The Arbour Proposal for a New Judicial Remedy
The great difficulty the Correctional Investigator had experienced in
getting the Service to respond to his recommendations over the years led
Madam Justice Arbour to recommend a larger role for the courts.
It is only because of the Correctional Investigator's
inability to compel compliance by the Service with his conclusions, and
because of the demonstrated unwillingness of the Service to do so willingly
in many instances, that I recommend greater access by prisoners to the
courts for the effective enforcement of their rights and the vindication
of the Rule of Law. (Arbour Report at 195)
One of Madam Justice Arbour's major recommendations had not previously
appeared as part of a reform agenda: she suggested that prisoners who
had experienced illegalities, gross mismanagement, or unfairness in the
administration of their sentences (for example, by being detained for
a lengthy period in administrative segregation in violation of the law)
be able to apply for a judicial remedy to reduce the period of their imprisonment.
Ultimately, I believe that there is little hope that
the Rule of Law will implant itself within the correctional culture without
assistance and control from Parliament and the courts. As a corrective
measure to redress the lack of consciousness of individual rights and
the ineffectiveness of internal mechanisms designed to ensure legal compliance
in the Correctional Service, I believe that it is imperative that a just
and effective sanction be developed to offer an adequate redress for the
infringement of prisoners' rights as well as to encourage compliance .
. . One must resist the temptation to trivialize
the infringement of prisoners' rights as either an insignificant infringement
of rights, or as an infringement of the rights of people who do not deserve
any better. When a right has been granted by law, it is no less important
that such right be respected because the person entitled to it is a prisoner.
Indeed, it is always more important that the vigorous enforcement of rights
be effected in the cases where the right is the most meaningful . . .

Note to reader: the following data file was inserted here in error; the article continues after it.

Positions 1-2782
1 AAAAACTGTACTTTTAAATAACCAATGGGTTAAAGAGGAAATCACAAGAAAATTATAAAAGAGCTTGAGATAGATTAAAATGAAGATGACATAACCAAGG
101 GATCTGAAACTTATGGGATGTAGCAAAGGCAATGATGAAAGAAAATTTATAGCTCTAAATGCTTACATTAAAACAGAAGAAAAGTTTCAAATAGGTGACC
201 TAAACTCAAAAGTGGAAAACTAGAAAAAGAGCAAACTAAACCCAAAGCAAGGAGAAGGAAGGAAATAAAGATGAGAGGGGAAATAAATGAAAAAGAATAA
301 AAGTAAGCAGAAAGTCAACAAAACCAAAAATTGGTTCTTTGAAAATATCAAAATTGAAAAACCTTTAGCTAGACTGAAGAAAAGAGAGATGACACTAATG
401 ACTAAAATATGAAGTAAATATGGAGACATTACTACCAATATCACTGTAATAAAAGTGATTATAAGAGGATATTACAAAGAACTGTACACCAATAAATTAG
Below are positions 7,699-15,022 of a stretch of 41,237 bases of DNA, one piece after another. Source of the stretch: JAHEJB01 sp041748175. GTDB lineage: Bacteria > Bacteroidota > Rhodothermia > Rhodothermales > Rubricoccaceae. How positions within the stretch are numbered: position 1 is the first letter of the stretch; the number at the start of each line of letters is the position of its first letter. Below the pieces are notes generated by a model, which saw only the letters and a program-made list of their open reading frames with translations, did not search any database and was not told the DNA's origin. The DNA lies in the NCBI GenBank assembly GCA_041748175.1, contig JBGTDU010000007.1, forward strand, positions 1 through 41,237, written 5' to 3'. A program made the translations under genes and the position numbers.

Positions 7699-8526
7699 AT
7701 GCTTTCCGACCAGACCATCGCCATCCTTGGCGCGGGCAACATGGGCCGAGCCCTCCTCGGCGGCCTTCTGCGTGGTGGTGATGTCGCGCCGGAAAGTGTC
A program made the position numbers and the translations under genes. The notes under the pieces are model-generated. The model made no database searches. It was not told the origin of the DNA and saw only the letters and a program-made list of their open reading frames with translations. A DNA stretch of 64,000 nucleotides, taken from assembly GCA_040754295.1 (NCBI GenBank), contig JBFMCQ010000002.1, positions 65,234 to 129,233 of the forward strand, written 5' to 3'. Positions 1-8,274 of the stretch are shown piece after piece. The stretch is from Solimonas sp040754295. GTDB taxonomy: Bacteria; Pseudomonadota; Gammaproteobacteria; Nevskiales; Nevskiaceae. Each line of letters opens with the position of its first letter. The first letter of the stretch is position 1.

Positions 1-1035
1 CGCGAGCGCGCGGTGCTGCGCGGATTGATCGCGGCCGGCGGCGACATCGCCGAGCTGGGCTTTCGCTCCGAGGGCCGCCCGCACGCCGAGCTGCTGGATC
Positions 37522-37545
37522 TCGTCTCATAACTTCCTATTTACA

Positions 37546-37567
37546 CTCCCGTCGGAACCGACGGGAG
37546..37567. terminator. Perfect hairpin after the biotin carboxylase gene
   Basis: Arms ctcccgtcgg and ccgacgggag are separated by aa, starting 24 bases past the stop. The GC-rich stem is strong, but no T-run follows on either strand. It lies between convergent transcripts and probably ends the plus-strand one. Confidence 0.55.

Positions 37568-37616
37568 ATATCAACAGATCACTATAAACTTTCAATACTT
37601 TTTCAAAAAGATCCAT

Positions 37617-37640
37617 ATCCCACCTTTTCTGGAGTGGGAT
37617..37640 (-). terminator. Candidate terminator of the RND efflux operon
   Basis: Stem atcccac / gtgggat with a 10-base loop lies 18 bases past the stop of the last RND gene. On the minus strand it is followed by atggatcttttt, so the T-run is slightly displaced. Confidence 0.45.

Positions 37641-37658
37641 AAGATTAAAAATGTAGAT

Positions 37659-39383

Respect for the individual rights of prisoners will
remain illusory unless a mechanism is developed to bring home to the Correctional
Service the serious consequences of interfering with the integrity of
a sentence by mismanaging it. The administration of a sentence is part
of the administration of justice. If the Rule of Law is to be brought
within the correctional system with full force, the administration of
justice must reclaim control of the legality of a sentence, beyond a limited
traditional scope of habeas corpus remedies
. . .
It would be unthinkable that the Correctional Service
could illegally modify the duration of a sentence with impunity. This
is the essence of habeas corpus. It is
difficult to comprehend why there should be more tolerance for the disregard
of other terms and conditions of a sentence which are as essential to
its integrity as is its duration. As a means of preserving the integrity
of a sentence which can be threatened by illegality, a provision should
be enacted to give effect to the following principle:
If illegalities, gross mismanagement or unfairness
in the administration of a sentence render the sentence harsher than that
imposed by the court, a reduction of the period of imprisonment may be
granted, such as to reflect the fact that the punishment administered
was more punitive than the one intended. (Arbour Report at 182-83, emphasis
The Arbour Report envisaged that there be specific legislation enacted
to provide for the type of remedy believed necessary to maintain the integrity
of a sentence. Coincidentally, just a few months prior to the release
of the Report, a case arose in New Brunswick that graphically illustrated
the kinds of circumstances in which "illegalities, gross mismanagement
or unfairness in the administration of a sentence" should be reflected
in a remedy reducing the length of that sentence. In this case, because
the illegalities involved breaches of the Charter
of Rights and Freedoms, the trial judge found that he could fashion
an appropriate remedy under s. 24(1) of the Charter.
The facts of the MacPherson case were these.
Mr. MacPherson was first arrested in New Brunswick on Friday, March 31,
1995 while driving a stolen car. He was held in jail over the weekend.
On the following Monday, when he complained to the Provincial Court judge
that his right not to be arbitrarily detained under s. 9 of the Charter
had been violated because he had not been taken before a judge within
24 hours of his arrest as required by the Criminal
Code, he was told "Saturdays and Sundays don't count". He was then
sentenced to six months in jail. Mr. MacPherson was unable to get legal
aid. He filed and argued his own appeal before the New Brunswick Court
of Appeal. That court took the view that Saturday and Sunday did count
and "to emphasize that a violation of this Charter
right is serious" and that "justice does not stop on weekends" the Court
of Appeal on June 14, 1995 allowed Mr. MacPherson's appeal by reducing
his sentence from six months to three months. ( R. v.
MacPherson, (1995) 166 N.B.R. (2d) 81 )
Page 1 of 3